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Denise Bell
Denise is the designer behind two books, each of which draws inspiration from a specific region and its culture. Her first book, Ultima Thule, is set in the Shetland Islands off the north coast of mainland Scotland, and features incredible lacework inspired by life on the islands. Her Kailyard shawl draws gasps when it is unfurled. Her second book, Deep Roots, considers the landscape and personalities of the Flint Hills of Chase County, Kansas, a unique tallgrass prairie uninterrupted by mechanized agriculture. Along with these two books, Denise has designed lace shawls, skirts, colorwork vests, sweaters, and other interesting garments.

Her teaching experience includes events from coast to coast and border to border at large conventions, small retreats, guilds, and yarn shops. Denise's goal is to encourage students at all levels to be intrepid and eclectic in their knitting adventures.

Denise and her husband Chris run Lost City Knits, a small independent company named for the town nearest their Eastern Oklahoma farm.

STITCHES West 2018 Classes
Back To STITCHES West 2018 Class List

Friday 9:00 am - 12:00 pm Friday 2:00 pm - 5:00 pm     SOLD OUT
6123 Advanced Shetland Lace: A Londoner's Approach Shetland lace knitting is a beloved tradition with a unique construction method. In 1975 Gladys Amedro, originally of London, moved to the island of Yell in Shetland and began designing Shetland lace using a combination of traditional and non-traditional methods. In this class we will knit a swatch using Mrs. Amedro's method of working from the edge to the center.
Lace-weight merino yarn will be supplied by the teacher.
Note: Students must be able to work standard increases and decreases, read a basic chart, and have experience with lace-weight yarn.
Saturday 9:00 am - 12:00 pm     SOLD OUT
3138 Intermediate Possibilities of Pi Whether you learned about Pi Shawls from reading an Elizabeth Zimmermann book, from seeing them in Ravelry, or admiring them on display in a museum, you already know they are round and use the precision of the mathematical ratio Pi for increasing the size of the shawl. Don't let that math scare you! When knitting a square, rectangle, or triangle shawl you have numerous options on how to begin, including bottom up, side to side, and top down. A Pi Shawl, on the other hand, always starts in the center and grows in circumference. In this class we'll start by learning the Emily Ocker cast-on, then using an easy-to-understand mathematical formula and stitch dictionaries, we'll begin a shawl swatch using lace weight merino.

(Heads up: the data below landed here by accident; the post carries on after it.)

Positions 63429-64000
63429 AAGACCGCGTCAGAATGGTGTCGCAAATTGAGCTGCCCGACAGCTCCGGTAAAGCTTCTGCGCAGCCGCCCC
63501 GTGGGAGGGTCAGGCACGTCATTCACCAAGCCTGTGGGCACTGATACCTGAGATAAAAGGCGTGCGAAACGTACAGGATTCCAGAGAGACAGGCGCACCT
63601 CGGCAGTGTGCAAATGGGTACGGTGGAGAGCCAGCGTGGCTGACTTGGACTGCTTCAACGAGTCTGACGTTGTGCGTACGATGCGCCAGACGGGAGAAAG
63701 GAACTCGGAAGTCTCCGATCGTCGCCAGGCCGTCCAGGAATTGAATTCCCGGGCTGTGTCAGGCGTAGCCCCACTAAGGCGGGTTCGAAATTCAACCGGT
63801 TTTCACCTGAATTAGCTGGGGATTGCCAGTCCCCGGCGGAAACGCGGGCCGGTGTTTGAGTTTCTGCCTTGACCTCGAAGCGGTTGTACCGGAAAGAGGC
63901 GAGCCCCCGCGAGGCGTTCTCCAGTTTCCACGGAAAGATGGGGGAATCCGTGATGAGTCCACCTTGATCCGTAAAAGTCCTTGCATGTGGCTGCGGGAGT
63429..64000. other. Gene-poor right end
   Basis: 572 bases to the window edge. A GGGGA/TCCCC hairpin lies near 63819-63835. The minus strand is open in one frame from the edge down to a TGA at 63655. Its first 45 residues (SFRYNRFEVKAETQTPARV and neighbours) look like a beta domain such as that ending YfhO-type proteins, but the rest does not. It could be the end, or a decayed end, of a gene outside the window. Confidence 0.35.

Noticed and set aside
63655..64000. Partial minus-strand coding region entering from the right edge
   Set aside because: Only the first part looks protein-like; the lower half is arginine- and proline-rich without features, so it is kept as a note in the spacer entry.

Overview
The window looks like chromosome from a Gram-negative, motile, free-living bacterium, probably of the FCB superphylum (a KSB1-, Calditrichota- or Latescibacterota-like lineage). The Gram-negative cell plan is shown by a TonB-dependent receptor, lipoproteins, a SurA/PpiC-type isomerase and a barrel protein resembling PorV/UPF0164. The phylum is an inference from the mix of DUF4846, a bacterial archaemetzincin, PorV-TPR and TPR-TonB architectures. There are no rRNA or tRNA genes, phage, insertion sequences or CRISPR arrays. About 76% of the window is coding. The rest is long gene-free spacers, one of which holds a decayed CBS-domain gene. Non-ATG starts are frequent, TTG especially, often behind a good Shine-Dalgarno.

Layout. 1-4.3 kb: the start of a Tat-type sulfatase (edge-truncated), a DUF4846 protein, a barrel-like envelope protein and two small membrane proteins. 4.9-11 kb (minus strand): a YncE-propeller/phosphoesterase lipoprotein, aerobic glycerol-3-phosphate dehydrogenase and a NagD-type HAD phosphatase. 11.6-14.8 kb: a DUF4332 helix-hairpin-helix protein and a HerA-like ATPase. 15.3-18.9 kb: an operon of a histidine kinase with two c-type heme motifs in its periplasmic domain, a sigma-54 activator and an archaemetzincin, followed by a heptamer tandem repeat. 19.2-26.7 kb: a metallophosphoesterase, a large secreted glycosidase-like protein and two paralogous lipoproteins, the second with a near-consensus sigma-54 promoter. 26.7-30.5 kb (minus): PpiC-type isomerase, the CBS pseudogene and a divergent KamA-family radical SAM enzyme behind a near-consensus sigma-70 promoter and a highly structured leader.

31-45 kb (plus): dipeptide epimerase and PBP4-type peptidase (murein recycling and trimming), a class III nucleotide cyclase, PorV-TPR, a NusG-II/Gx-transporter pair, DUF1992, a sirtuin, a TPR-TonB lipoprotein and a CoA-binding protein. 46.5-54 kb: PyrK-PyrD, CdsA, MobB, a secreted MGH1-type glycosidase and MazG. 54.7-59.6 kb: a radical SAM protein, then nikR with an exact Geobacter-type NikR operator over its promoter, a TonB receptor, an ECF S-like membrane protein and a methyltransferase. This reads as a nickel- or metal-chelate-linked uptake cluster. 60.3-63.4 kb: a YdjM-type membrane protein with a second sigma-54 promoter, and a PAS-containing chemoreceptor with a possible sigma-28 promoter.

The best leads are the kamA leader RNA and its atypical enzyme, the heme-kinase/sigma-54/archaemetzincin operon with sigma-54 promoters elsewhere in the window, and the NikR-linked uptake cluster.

What's fun about circular shawls? They are knit in the round, sometimes with an attached border which is knit flat. You'll knit the majority of a Pi Shawl on a circular needle. Instead of long purled rest rows, you’ll enjoy long knit rest rows.
We'll start on double-pointed needles and move to a shorter circular needle as we progress in class. You'll learn the Pi Shawl formula and tips on choosing stitch patterns to enlarge your swatch. We'll talk a little bit at the end of class about blocking and various ways to wear a circular shawl.
Note: If you are proficient using the Magic Loop method, feel free to bring a circular needle the appropriate size and length although we will NOT be learning or discussing Magic Loop in this class.
Sunday 9:00 am - 12:00 pm     SOLD OUT
6225 Easy Take Flight: Knitting your First Lace Shawl A beginning knitter may tire of garter-stitch scarves, socks, and hats. When that happens, try a simple small shawl and learn a few more skills. As you begin the Monarch Shawl, you'll practice reading a chart, learn how pattern repeats work, knit simple lace, and gain an understanding of basic triangle construction.